Peachtree Heights, Murky Depths

In my JOUR318 Literature of Journalism class, I gave an in-class writing assignment that Rick Bragg once brought into my class when I was teaching it New Orleans. It starts with the prompt “I come from the kind of place where. .  .” Here’s what I wrote:

duck-pondI come from the kind of place where the boys would gather after school behind the billboard draped in kudzu to watch two toughs settle matters between them. One of the toughest I knew showed me a switchblade he owned, but this wasn’t the type of fellow any of the rest of us wanted to imitate or accept. With grease-combed hair and leather jacket, he was an apostle of a figure we had all listened to, the angel-eyed Eros of Tupelo. But the rest of us were limited in fashion and fate by our two-parent Southern families and their sound investment in Coca-Cola stock and membership in Rotary and the Junior League. The neighborhood was the kind of place where the secret violence of alligator snapping turtles lay hid in the muck at the bottom of the duck pond across the street from our magnolia-enshrouded Depression-era house, the way the dismemberment of Sam Hose 50 years earlier by a Coweta County lynch mob lay hid beneath our Buckhead pleasantries. When Flannery O’Connor lived one year in Atlanta at age 13, she lived at 2525 Potomac Ave. in my neighborhood, walking past that duck pond to Christ the King Catholic Church. It was the kind of place, in the 60s, where our public schools remained leprous white well-nigh until the assassination of Martin Luther King Jr. and the deployment of armored tanks in the streets of burning American cities. No such trouble here in Atlanta’s Buckhead, although by the time I graduated from North Fulton High – where O’Connor and James Dickey once walked the halls around the same time circa 1938 – a single black face appeared in the 1969 yearbook on the page of seniors on which my wry smile and black-tie pose appeared.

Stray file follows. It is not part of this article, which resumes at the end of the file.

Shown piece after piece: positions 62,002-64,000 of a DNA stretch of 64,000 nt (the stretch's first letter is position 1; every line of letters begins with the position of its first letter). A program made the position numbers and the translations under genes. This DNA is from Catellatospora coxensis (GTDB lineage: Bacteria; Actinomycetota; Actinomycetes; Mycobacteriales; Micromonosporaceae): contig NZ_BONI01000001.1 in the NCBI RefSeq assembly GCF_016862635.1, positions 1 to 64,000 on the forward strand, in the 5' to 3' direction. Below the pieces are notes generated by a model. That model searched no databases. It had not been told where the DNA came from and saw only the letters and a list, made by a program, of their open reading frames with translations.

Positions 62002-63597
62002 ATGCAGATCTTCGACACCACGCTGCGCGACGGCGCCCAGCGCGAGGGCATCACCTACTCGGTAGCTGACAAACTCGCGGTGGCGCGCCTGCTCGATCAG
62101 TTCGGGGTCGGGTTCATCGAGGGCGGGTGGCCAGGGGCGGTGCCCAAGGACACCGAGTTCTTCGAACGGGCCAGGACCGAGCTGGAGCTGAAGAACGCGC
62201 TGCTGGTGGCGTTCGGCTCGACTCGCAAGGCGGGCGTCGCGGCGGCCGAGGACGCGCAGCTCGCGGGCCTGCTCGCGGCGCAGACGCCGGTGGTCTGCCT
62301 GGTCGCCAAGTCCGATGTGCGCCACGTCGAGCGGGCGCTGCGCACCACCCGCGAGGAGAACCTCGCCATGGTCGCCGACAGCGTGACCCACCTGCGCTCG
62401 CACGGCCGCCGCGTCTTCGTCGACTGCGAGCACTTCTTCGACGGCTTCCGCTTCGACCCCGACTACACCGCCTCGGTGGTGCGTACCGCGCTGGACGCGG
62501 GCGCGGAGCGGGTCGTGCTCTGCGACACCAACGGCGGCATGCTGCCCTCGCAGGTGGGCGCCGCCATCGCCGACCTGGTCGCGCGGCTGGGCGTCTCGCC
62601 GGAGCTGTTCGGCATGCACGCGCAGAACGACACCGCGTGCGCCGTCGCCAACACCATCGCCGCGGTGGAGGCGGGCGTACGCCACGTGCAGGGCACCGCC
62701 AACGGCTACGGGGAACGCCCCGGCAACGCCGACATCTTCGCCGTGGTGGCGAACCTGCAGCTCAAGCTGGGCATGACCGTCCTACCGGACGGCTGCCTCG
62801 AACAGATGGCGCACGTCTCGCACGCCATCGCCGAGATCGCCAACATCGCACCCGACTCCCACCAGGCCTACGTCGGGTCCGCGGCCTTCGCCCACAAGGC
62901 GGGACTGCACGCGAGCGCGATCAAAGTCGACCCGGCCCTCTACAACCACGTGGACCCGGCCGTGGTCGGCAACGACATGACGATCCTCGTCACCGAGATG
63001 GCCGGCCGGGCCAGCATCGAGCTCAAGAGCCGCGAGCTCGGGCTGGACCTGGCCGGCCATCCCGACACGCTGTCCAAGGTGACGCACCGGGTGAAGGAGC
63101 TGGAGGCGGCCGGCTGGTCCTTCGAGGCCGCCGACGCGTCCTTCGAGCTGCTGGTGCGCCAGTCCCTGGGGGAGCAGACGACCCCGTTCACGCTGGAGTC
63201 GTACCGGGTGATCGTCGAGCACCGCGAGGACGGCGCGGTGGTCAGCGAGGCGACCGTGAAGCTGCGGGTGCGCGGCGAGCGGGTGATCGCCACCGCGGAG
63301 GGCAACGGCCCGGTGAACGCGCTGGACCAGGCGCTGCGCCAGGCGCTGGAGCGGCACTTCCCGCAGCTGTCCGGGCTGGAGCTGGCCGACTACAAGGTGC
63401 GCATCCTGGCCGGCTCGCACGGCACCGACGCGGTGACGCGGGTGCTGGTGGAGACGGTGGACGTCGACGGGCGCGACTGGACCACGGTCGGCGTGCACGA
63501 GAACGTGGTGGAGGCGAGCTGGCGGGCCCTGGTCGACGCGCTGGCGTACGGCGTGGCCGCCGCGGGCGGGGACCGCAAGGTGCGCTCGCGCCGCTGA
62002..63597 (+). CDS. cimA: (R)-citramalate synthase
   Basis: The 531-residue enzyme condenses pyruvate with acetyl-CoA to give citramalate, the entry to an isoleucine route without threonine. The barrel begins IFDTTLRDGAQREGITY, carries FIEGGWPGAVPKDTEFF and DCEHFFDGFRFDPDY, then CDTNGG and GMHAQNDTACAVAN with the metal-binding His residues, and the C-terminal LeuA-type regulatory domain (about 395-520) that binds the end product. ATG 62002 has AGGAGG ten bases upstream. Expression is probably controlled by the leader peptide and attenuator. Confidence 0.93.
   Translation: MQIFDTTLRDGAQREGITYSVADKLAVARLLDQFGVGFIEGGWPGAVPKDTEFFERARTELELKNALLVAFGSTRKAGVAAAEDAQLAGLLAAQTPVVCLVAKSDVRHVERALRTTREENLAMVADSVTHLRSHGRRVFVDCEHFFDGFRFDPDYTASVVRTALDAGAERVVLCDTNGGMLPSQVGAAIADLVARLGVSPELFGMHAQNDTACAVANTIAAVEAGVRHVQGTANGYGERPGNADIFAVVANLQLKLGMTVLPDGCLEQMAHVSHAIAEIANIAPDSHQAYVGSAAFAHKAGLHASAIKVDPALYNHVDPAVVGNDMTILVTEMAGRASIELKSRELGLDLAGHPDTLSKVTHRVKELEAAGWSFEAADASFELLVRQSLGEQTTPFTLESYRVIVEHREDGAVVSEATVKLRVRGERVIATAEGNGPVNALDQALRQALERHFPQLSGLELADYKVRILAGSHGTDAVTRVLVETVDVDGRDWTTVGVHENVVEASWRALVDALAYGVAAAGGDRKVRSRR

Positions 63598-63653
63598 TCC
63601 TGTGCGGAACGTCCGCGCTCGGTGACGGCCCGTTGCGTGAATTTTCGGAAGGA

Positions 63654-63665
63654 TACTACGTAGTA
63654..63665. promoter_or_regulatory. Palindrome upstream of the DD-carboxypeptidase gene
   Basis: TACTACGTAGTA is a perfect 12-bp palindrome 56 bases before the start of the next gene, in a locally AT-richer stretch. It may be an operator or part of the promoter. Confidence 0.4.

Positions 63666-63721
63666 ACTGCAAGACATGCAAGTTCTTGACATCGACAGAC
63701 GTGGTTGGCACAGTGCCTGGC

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About Doug Cumming

journalism professor at W&L
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